NBA confirms Steph wasn't fouled by Conley before late turnover


The Warriors literally threw away Sunday's game against the Minnesota Timberwolves, committing costly turnovers late in their 99-96 loss at Chase Center.

There was one questionable moment before the turnovers started flying that could have changed the tenor of the outcome, but Monday, the NBA came down with a ruling in its Last Two Minute Report and it likely wouldn't have affected the final score.

Before Draymond Green's pass was deflected and stolen by Kyle Anderson, it appeared in real-time that Mike Conley tried to intentionally foul Steph Curry as he brought the ball into the front-court.

But the NBA ruled that Conley didn't foul Curry, noting that the refs made the "Correct Non-Call."

"Conley (MIN) reaches around Curry's (GSW) body and marginal arm contact occurs as the two come together during the drive," the NBA wrote.

After Anderson stole the ball, he got it to Karl-Anthony Towns, who hit a go-ahead 3-pointer to give the Timberwolves a 98-96 lead with 9.9 seconds remaining.

While the Warriors had one more chance to tie or take the lead in the final seconds, Jordan Poole committed a turnover when his attempted pass to Curry went out of bounds with 4.4 seconds remaining.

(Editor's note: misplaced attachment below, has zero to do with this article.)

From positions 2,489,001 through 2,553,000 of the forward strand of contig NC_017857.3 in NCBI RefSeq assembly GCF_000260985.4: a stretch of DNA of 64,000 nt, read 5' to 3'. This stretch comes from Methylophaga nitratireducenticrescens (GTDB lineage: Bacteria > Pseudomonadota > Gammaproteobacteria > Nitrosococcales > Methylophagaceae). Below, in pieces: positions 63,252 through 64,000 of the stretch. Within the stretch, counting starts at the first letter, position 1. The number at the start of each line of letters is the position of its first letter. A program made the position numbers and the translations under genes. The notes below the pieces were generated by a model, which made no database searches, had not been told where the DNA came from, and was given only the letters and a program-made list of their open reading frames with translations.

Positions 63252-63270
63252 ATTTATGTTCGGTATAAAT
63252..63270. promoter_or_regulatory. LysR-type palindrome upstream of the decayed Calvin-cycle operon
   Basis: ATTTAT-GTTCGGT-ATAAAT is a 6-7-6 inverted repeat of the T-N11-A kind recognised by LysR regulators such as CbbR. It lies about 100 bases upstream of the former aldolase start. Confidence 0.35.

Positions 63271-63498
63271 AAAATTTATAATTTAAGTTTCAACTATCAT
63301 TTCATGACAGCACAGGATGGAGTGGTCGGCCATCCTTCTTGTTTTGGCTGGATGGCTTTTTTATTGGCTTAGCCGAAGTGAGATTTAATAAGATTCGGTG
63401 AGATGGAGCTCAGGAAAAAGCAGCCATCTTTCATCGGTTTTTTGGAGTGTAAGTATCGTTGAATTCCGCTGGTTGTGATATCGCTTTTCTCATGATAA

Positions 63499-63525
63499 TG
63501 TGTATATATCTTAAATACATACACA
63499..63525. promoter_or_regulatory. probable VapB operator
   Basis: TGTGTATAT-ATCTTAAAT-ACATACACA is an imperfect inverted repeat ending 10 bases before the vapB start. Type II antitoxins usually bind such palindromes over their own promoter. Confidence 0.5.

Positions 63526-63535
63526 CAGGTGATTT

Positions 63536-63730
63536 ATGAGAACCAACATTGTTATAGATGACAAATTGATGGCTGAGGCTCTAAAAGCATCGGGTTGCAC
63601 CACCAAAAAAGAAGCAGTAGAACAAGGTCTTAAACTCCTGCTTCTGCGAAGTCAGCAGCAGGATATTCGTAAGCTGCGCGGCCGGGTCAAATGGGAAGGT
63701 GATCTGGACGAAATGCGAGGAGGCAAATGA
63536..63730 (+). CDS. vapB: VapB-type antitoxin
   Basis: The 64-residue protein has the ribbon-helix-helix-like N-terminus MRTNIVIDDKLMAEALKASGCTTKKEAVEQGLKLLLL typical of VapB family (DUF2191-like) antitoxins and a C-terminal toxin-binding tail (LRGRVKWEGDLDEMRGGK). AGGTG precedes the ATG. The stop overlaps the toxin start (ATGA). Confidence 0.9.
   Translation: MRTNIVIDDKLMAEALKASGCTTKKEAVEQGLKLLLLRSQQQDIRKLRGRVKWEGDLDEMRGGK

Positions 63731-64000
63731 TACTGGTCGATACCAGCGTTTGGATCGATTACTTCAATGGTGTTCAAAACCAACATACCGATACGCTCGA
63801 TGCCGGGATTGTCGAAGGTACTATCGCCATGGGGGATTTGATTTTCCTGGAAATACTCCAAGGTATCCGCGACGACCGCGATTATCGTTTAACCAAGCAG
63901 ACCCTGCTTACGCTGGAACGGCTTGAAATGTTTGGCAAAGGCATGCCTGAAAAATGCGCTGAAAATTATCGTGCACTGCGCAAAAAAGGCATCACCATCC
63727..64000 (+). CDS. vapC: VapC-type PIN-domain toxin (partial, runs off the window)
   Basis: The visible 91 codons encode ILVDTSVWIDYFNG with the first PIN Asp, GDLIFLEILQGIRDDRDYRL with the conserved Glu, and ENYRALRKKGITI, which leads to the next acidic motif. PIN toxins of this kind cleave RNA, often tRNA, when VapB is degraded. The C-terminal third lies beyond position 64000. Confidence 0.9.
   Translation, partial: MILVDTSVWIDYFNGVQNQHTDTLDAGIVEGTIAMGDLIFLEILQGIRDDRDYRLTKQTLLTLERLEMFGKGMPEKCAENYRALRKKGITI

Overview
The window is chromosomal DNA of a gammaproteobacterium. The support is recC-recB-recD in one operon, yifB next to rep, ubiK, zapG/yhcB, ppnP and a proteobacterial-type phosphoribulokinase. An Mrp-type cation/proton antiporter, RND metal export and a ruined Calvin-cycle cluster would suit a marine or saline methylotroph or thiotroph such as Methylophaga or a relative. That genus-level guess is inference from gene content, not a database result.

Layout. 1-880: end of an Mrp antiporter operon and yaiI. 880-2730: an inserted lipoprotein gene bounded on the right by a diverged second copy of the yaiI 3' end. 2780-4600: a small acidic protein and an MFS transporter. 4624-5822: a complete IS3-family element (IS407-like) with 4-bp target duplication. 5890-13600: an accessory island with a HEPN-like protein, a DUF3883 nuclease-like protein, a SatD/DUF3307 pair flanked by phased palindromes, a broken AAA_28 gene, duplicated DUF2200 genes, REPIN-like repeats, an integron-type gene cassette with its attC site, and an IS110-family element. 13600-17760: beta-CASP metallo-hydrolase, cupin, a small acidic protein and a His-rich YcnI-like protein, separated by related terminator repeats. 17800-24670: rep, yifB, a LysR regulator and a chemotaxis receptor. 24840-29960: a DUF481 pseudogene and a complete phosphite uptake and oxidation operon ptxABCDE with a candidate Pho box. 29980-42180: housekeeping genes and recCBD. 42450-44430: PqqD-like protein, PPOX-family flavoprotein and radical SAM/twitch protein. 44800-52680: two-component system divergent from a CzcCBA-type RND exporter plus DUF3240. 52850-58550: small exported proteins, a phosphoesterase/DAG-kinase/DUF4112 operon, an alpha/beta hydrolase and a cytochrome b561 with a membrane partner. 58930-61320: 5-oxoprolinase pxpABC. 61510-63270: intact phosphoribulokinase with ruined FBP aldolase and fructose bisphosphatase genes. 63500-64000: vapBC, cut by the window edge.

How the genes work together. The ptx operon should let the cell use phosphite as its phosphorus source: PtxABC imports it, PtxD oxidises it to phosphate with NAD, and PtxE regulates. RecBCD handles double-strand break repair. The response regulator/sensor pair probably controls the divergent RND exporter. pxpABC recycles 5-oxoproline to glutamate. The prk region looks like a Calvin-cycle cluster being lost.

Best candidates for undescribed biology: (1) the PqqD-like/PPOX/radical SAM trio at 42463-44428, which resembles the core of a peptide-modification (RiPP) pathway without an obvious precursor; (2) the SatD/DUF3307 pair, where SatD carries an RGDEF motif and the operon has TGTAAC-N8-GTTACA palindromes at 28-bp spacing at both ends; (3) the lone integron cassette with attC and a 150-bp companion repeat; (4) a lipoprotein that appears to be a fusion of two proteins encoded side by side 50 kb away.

But per the NBA, the Warriors committed two violations before Poole's turnover, deemed "Incorrect Calls."

As Donte DiVincenzo tried to inbound the ball, Green was out of bounds as he set a screen on Anderson and the Warriors' forward should have been called for an offensive foul.

"Green (GSW) is standing out of bounds when he makes contact with Anderson (MIN) while setting the screen during the inbound play," the NBA wrote.

Once DiVincenzo got the ball into Poole, the fourth-year NBA guard should have been whistled for a travel after he picked up his pivot foot to try to get around Conley.

"Poole (GSW) lifts and re-plants his pivot foot at the start of his dribble," the NBA wrote.

The Warriors had a chance to distance themselves from the Timberwolves in the standings if they had held on for the win. Instead, Golden State is just a half-game ahead of Minnesota for the No. 6 seed in the Western Conference.

RELATED: Warriors' bungled loss to Timberwolves could haunt them in playoffs

If the Warriors fail to secure home-court advantage in the first round of the NBA playoffs or slip into the play-in tournament, they can look back at their brutal loss to the Timberwolves as a big reason why.

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